Philadelphia is known for its many neighborhoods, but the Northeast in particular is home to quite a few unique businesses and landmarks. The following is a list of five places you might not know in the vast area that lies to the northeast of Center City.
1. The “Welcome to Northeast Philadelphia” sign (above), located on an overpass on Harbison Avenue, greets visitors to the neighborhood in red, white and blue, an homage to the city’s historical background. The sign marks the entrance to – or exit from, depending where you’re headed – the neighborhood, which spans 10,455 square miles and is home to 528,810 people, according to 2010 Census data.
2. The Northeast is home to the country’s oldest Holocaust Museum, the Holocaust Awareness Museum and Education Center. Founded in 1961 by Yaakov Riz, the museum houses hundreds of artifacts from the war and the camps. There is an extensive library filled with hundreds of books and videos with survivor testimonies. It is located in Suite 210 inside the Klein Jewish Community Center.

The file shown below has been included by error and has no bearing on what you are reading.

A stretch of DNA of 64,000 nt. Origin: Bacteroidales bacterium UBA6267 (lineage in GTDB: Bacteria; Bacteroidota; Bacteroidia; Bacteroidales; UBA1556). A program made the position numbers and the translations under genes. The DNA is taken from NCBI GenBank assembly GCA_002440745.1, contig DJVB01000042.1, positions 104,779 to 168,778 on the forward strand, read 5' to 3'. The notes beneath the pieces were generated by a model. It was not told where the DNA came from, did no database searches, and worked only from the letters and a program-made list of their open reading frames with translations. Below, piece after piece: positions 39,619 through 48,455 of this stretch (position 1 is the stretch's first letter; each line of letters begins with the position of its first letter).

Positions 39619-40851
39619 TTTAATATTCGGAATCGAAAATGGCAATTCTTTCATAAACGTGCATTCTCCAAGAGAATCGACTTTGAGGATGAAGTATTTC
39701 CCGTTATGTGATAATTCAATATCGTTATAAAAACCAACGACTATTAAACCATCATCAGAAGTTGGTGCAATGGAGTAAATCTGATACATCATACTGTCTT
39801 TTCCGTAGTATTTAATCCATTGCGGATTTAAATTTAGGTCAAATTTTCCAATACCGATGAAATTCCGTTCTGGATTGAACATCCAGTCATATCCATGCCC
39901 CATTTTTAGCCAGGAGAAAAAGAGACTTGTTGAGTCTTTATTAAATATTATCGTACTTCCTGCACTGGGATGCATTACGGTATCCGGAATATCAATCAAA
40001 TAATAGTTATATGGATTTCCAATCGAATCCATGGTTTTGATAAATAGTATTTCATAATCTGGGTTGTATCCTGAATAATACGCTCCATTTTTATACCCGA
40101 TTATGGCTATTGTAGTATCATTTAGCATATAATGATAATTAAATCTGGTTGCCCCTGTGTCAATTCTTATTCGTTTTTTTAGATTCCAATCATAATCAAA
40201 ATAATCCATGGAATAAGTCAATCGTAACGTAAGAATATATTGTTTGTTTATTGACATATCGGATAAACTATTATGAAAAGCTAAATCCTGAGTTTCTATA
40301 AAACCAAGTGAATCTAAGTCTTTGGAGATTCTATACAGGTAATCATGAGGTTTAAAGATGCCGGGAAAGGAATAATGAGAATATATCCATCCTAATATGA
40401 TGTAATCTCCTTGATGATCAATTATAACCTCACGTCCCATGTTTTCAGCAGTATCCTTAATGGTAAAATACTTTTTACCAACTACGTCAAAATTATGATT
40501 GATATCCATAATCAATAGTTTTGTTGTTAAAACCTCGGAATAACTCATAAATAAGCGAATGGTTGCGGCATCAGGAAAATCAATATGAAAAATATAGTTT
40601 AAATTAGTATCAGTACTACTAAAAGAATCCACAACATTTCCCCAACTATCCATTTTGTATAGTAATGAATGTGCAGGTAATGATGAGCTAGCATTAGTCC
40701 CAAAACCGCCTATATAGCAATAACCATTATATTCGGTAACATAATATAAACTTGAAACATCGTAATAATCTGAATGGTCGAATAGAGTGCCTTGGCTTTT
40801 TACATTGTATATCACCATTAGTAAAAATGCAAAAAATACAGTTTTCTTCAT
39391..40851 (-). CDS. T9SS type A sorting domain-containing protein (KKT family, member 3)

3. How many times have you driven past the Capital Auto Auction on Interstate 95? Dozens of cars are sold there each week to the highest bidder. The business also participates in Cars for Breast Cancer, where people can donate old vehicles and proceeds from any sales go to promote breast cancer research and awareness.
4. On Haldeman Avenue, between Bustleton and Red Lion roads, sits a famous home. This home is famous because it was made over by the ABC-TV show “Extreme Home Makeover” in 2006. Its brown façade stands apart from the other houses on the block. It has been on the market since March 2013, and is listed for $449,000.
5. The original Philly Pretzel Factory began here on Frankford Avenue. Open daily at 1 a.m., it has been serving up soft pretzels since 1998. On April 26, it offered free pretzels to everyone because it was National Pretzel Day. Philadelphia is known for its soft pretzels, and this is where one major supplier got its start.
– Text and images by Ean Dunn and Steve Foltz